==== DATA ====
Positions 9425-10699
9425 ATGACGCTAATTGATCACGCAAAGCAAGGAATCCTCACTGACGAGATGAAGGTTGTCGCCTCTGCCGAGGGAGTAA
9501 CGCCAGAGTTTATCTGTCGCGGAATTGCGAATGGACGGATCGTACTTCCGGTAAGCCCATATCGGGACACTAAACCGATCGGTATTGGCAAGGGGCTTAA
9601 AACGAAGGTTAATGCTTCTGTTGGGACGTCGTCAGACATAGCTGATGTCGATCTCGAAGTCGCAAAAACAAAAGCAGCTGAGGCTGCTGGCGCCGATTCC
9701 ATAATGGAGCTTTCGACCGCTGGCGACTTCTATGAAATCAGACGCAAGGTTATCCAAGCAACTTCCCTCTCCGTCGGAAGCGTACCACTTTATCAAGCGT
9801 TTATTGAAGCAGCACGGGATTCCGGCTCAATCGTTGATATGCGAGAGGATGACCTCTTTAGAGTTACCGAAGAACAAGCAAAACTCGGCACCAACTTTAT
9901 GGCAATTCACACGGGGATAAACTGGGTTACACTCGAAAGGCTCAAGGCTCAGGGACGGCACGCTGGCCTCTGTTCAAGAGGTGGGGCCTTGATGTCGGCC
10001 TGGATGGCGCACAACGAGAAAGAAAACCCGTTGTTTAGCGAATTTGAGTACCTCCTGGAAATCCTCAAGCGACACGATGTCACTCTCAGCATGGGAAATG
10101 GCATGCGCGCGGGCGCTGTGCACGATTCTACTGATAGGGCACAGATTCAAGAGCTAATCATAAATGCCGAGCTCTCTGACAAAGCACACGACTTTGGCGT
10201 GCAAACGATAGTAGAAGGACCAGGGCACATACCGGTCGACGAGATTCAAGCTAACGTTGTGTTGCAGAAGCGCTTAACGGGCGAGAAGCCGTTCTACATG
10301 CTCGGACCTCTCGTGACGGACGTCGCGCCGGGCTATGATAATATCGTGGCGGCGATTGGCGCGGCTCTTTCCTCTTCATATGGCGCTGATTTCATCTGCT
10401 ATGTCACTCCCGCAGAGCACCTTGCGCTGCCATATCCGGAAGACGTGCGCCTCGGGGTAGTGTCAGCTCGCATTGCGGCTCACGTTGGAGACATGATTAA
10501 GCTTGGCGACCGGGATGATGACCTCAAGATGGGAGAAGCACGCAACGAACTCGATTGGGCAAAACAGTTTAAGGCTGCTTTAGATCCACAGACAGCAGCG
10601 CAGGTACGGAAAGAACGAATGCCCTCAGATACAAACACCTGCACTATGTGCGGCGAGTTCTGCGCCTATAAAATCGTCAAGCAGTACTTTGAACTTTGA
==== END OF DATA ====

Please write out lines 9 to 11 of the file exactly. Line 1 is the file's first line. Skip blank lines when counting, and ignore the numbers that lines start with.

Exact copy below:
10101 GCATGCGCGCGGGCGCTGTGCACGATTCTACTGATAGGGCACAGATTCAAGAGCTAATCATAAATGCCGAGCTCTCTGACAAAGCACACGACTTTGGCGT
10201 GCAAACGATAGTAGAAGGACCAGGGCACATACCGGTCGACGAGATTCAAGCTAACGTTGTGTTGCAGAAGCGCTTAACGGGCGAGAAGCCGTTCTACATG
10301 CTCGGACCTCTCGTGACGGACGTCGCGCCGGGCTATGATAATATCGTGGCGGCGATTGGCGCGGCTCTTTCCTCTTCATATGGCGCTGATTTCATCTGCT